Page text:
While I've got a minute to reflect, before the deluge of teaching and learning and living all hits on Monday, I'm trying not to feel frustration that two out of two courses are application specific. I guess I've gotten so accustomed to using 2.whatever and FOSS applications that I'm startled by professors insisting on grad students purchasing expensive mass-market software. At least I don't have to purchase MS Office 2007 (but that's only because the text has a limited trial version included).
The degree I am seeking is in Instructional Design with an emphasis in Education. Is it realistic, in today's tightly-budgeted schools, for teachers to expect to teach web design using high-end software when NVU would serve the same purpose? Is it essential that my students know the specific application, or should they learn the principles which underlie the application?
I'm not advocating a return to DOS, don't get me wrong. I'm just wondering ... am I as a student being asked to learn what my teachers are familiar with? Do I make that same
Then, too, I was startled that both courses will require me to keep a physical notebook and mail it to the professors at the end of the semester. My first reaction was, "What?!?!?! In this era of instant communication, twittering, blogs, wikis, podcasts, you want me to keep a notebook?"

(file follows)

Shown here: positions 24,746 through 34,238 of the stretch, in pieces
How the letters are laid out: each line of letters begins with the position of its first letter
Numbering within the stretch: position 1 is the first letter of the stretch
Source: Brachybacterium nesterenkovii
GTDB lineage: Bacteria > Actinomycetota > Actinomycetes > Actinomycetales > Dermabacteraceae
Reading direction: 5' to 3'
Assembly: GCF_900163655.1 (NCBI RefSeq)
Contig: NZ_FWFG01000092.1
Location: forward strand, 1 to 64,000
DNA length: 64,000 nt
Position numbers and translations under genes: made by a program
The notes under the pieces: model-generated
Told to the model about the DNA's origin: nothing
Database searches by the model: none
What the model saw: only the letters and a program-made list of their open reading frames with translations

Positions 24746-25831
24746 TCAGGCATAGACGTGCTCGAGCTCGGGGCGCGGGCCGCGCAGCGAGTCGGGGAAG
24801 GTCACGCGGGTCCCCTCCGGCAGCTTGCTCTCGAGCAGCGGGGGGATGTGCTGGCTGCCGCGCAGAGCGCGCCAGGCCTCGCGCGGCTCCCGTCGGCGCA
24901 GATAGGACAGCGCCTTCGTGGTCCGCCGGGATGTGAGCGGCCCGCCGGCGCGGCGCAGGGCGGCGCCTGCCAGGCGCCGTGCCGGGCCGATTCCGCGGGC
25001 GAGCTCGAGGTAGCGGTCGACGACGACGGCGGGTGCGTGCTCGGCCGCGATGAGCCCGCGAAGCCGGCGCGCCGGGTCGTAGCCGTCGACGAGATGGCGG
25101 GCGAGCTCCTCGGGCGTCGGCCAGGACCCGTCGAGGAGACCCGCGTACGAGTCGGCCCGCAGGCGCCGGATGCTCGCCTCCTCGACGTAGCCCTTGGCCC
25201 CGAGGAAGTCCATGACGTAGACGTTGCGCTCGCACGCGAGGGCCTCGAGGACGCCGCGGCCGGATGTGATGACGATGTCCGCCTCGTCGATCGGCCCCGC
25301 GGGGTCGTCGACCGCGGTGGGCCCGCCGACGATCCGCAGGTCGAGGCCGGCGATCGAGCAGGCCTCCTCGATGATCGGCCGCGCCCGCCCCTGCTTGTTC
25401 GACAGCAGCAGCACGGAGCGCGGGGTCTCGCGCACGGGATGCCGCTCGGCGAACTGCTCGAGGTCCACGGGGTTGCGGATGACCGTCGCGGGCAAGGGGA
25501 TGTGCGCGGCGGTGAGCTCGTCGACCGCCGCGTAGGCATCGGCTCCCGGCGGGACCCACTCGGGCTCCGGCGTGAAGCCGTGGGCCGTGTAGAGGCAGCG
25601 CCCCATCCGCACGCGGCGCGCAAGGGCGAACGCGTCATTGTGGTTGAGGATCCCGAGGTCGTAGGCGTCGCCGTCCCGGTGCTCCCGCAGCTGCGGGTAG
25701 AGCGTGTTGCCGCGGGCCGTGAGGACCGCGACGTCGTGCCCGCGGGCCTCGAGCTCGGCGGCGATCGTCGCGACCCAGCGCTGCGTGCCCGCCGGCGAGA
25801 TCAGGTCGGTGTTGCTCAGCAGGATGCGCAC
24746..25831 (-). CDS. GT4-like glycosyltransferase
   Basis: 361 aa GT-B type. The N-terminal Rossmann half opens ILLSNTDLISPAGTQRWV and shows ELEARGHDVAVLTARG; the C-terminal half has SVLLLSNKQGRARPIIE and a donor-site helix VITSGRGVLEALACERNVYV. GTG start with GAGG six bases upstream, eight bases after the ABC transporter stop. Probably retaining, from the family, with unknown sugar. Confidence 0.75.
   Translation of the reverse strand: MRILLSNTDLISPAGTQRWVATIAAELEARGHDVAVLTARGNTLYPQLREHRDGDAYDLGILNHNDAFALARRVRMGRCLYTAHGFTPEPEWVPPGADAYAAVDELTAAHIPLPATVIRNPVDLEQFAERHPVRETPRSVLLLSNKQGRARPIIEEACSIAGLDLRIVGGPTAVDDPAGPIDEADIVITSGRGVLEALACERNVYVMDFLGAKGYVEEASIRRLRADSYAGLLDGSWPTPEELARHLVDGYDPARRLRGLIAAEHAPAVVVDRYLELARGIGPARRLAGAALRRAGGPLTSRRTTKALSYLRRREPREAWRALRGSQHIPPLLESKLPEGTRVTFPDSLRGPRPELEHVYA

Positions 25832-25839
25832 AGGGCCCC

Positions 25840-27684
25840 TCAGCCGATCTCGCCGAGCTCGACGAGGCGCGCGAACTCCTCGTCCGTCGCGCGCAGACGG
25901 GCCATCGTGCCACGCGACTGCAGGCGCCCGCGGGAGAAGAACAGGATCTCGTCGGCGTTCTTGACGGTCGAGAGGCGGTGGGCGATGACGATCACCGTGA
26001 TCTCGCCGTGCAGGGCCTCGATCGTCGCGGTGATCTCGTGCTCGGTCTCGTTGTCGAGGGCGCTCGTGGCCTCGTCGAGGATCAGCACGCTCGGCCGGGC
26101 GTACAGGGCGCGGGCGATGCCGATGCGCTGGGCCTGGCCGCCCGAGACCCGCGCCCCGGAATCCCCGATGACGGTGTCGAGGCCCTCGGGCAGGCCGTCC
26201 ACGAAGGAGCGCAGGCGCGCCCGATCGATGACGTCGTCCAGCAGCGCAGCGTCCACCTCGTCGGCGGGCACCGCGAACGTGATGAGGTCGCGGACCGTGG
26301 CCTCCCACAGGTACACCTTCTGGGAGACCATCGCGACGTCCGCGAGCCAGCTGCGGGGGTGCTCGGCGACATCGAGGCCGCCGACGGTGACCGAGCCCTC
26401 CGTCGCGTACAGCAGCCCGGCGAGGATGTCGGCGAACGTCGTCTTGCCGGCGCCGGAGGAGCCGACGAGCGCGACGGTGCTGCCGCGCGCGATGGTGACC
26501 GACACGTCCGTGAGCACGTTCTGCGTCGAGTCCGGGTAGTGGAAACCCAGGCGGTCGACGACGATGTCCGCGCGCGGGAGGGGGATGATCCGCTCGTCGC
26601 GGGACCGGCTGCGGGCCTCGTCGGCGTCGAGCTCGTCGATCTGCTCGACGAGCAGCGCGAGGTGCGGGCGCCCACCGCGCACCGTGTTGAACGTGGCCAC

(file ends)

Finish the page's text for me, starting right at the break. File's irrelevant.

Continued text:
I'm still trying to puzzle my way through this notebook requirement, as I create a wiki for my students to use as their major class resource. They will work collaboratively, true, but they will also have responsibilities to discuss what they are working on, I can track who has contributed what, and we will have an organic work which we can share with others. They will have a resource which they can access again and again as they move on in their education, and continue to contribute to it for the benefit of other students who will follow them. I guess the oddest part for me is that I will spend time creating a resource for myself which I will then send off, perhaps never to be seen again. It just feels odd, that's all.
Have I been a teacher too long, and forgotten how to be a student?